You are most likely to know your attacker – now defend yourself

Attackers are more likely to be someone you know than it is for them to be a stranger.  This is especially true for a young person.  Many times the attacker feels a grudge for the other person, doesn’t like them for some reason or has been encouraged to attack them by others.

What can you do if someone tries to pick a fight with you or is pushing all of your buttons?  Unfortunately if you decide to take them on physically you may be making a bad situation worst.  Once the aggressor has decided you are their target they have already put themselves into a higher state of aggression with adrenaline running high.  They may have mind altering substances in their body which are making them irrational.  If you engage that personality, you may be in for a physical fight that could have been avoided.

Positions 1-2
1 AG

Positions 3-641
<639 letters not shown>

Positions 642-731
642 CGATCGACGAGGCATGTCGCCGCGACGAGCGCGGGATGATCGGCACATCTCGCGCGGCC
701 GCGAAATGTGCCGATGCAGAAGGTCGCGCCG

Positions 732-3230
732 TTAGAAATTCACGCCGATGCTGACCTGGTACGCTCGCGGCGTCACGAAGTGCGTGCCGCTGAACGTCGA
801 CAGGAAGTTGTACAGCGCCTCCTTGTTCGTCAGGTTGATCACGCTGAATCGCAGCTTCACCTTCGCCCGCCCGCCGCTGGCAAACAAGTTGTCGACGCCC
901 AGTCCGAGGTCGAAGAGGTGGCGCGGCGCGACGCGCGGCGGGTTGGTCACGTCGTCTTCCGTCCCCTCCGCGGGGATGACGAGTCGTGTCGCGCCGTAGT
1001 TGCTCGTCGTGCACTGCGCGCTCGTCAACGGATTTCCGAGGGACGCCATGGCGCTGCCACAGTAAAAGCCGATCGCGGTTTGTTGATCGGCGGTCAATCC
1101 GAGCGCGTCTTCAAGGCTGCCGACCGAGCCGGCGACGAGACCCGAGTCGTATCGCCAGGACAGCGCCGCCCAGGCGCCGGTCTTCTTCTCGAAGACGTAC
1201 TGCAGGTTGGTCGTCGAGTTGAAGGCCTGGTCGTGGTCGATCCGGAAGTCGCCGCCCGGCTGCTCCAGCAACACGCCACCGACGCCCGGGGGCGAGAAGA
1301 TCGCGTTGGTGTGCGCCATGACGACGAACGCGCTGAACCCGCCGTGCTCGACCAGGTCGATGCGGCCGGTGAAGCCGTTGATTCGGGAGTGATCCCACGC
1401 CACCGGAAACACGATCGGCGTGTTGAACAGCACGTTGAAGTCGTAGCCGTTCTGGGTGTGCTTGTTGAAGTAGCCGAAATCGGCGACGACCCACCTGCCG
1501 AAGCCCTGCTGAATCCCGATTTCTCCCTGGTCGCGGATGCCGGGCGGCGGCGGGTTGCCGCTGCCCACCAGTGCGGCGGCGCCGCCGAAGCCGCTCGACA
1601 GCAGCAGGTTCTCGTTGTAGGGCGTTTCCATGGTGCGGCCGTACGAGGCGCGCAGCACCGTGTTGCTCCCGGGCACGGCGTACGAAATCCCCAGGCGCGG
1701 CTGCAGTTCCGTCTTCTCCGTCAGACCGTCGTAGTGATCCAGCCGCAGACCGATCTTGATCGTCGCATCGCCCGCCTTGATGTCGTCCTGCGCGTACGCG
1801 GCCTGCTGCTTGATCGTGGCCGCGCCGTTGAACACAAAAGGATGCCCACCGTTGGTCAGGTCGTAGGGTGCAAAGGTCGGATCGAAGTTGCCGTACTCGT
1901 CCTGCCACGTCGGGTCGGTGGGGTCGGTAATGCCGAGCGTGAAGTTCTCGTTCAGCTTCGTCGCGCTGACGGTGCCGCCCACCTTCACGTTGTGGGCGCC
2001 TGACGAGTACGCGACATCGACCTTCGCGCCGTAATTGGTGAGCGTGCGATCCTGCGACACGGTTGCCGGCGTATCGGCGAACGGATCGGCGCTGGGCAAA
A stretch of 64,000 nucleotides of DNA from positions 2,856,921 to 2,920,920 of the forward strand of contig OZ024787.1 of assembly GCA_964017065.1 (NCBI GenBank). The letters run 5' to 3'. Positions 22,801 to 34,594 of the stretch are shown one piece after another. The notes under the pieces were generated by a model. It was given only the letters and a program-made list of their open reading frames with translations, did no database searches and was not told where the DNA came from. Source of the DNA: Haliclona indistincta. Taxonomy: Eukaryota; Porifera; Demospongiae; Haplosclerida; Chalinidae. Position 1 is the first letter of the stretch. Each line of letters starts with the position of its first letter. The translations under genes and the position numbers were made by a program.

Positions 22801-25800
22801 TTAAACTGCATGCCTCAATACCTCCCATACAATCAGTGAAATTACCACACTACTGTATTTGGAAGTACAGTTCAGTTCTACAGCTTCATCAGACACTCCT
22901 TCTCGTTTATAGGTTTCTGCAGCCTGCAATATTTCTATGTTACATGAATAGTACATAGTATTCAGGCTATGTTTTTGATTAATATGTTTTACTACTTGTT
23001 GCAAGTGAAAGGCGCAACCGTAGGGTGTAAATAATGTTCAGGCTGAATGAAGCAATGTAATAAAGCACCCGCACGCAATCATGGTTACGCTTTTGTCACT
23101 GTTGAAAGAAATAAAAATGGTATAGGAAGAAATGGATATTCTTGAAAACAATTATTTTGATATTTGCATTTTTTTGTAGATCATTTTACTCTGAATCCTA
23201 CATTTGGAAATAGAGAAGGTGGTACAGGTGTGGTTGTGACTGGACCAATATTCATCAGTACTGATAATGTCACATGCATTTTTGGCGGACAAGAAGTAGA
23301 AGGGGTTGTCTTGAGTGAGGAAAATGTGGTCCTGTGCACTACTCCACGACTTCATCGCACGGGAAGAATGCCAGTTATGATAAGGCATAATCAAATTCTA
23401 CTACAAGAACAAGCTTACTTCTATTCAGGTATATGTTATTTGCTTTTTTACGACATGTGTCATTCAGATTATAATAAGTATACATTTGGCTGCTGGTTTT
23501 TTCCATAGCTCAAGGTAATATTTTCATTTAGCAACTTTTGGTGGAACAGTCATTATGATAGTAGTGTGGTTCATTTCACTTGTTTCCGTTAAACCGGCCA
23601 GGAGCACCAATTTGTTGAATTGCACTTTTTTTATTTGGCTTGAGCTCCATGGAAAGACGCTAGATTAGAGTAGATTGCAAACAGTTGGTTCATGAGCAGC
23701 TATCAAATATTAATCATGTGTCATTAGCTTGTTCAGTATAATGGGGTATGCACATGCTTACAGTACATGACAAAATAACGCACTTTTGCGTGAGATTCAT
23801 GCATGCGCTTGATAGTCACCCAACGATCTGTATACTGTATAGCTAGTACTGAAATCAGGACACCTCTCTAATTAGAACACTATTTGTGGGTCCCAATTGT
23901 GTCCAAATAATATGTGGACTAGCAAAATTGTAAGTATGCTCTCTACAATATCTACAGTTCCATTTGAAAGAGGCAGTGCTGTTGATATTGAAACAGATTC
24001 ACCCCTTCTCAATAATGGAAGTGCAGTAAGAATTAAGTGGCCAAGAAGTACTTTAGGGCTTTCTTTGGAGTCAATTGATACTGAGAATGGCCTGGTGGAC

Can you de-esculate the situation?  In many cases you are able to de-esculate long enough for you to remove yourself from the area.  This is very important if the aggressor has got you alone or away from others.  It is harder to do when there are others around, not because we cannot use our skills to de-esculate, but rather because our ego or theirs may be getting into the way.

This is not the time to prove how strong or talented we are in the area of ‘beating someone up’.  It makes more rational sense to allow ourselves to be seen by others as less than, and survive, than to be trying to prove a point. Using our words to de-esculate may not always work, but our staying calm will not make the situation worse.  Saying and doing things that do not threaten your attacker can give you some control.

In the end if the aggressor continues – then of course you must defend yourself, even physically.  Learning how to do so and practicing in a safe environment like Balanced Life Skills is the best way to be prepared.